The thing about diversity work is that it’s almost completely an uphill battle. The people in power don’t want to give it up. The people without power don’t know how to make them, and everyone in both camps is tired of dealing with the entire issue.
So, I say we all take an emotional rest. Then we’ll reinvest that emotional capital where it will serve us best.
The people who have power can do whatever they like. Perpetuate the status quo, shore up crumbling structures that perpetuate bias and other burdensome systems that promote mistreatment and other lifestyle-affecting cruelty. Please knock yourselves out.
The people who don’t have enough power, on the other hand — women, minorities, women who are minorities, people with disabilities, veterans, the LGBT community — we’re going to keep pushing and prodding and writing and making speeches advocating for change. But we’re going to stop caring why the people who have the power won’t change.
We’re going to move forward with vim and vigor, with conviction because we know that with enough time and effort, enough strategy and execution, enough changes in how and on who or what we spend our money and other valuable resources on, we can make things happen. We’ve seen the evidence. We’ve heard the stories. We’ve taken advantage of changing legislation and other milestones. We know that things can change if we are unrelenting in our efforts to create more change.
Unless we believe it is truly worth our time, we’re going to stop trying to explain why we won’t just sit down somewhere and be quiet, why we won’t be content to accept 77 cents on the dollar, or whatever ridiculous amount women have to deal with on their paychecks for doing the same work as men. We’re going to stop trying to explain that showing emotion or speaking up for ourselves does not mean we’re angry, or that we’re acting in some typical and arbitrary ethnic fashion, but that we have working brains and voices that are as good as anyone else’s at making decisions. We’re going to stop trying to conform to someone else’s — some nebulous, ever-critical, condescending, short-sighted and old-fashioned someone — idea of how we should look, behave, speak, dress, talk and act.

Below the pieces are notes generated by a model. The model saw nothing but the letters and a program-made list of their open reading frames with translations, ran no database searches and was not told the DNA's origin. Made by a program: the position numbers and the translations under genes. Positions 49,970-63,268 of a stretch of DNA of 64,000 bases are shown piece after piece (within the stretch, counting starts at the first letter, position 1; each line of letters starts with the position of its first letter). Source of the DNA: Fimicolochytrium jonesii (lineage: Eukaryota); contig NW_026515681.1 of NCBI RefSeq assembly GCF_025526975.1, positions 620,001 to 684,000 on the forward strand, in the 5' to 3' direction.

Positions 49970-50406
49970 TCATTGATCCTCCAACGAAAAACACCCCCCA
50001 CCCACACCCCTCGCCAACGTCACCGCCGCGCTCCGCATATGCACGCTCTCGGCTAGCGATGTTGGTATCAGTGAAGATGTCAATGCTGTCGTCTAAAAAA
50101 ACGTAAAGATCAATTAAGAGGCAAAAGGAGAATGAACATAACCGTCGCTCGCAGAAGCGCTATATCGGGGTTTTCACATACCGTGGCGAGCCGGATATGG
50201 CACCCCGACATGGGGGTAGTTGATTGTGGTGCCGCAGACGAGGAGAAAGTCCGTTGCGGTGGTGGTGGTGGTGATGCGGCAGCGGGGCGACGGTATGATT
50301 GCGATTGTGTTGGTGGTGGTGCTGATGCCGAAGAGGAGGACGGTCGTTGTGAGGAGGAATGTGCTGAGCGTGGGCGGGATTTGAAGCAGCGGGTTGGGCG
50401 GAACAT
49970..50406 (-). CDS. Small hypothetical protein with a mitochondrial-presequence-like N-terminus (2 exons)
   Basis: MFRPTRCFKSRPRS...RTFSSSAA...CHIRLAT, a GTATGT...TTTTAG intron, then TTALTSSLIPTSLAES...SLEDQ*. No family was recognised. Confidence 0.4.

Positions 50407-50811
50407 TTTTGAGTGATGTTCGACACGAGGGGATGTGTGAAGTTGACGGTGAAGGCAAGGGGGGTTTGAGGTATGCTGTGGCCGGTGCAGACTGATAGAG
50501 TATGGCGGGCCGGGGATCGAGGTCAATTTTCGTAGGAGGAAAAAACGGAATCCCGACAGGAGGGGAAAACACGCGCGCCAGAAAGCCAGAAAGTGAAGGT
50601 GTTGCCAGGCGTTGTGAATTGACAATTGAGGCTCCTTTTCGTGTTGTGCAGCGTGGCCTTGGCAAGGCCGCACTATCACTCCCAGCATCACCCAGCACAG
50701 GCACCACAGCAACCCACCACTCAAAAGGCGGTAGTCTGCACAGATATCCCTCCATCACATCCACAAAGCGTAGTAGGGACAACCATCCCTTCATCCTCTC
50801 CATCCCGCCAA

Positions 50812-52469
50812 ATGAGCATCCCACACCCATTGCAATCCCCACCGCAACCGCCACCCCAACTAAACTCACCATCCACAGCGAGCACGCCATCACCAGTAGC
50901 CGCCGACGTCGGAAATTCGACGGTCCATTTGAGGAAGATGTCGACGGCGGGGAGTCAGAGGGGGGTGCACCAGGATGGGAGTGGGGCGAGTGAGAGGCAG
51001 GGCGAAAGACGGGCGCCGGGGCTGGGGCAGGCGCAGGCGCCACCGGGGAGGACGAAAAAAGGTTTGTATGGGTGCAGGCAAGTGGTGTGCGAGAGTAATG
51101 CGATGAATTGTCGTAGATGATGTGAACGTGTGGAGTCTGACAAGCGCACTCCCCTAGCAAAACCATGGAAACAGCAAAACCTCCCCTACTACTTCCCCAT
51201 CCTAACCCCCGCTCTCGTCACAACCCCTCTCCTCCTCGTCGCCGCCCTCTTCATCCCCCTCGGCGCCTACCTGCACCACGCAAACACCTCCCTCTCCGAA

We’re going to stop explaining why we are the way we are because let’s face it, we don’t have to. We choose to. And we’re going to be OK with not doing all of these things because we are prepared to pay the price for this emotional and physical freedom.
We understand that we might not get the promotions or the raises that we are entitled to because we don’t have power — yet — but we’re OK with that because we’re going to use our energy to create our own extremely profitable businesses and side hustles that will ultimately enable us to leave antiquated, change-resistant traditional office/work environments forever. If we do not possess entrepreneurial spirits, we will take our talent to other organizations that will appreciate them. We understand that in a talent economy, it is our right to not accept what’s grudgingly given. That we are right to seek out those organizations that value diversity and inclusion and appreciate that every individual has their own gifts and skills to offer the collective. We understand that we have the right and we will exercise that right to call out people and entities that are unfair — thank you social media, Glassdoor, etc. — because we choose not to be afraid.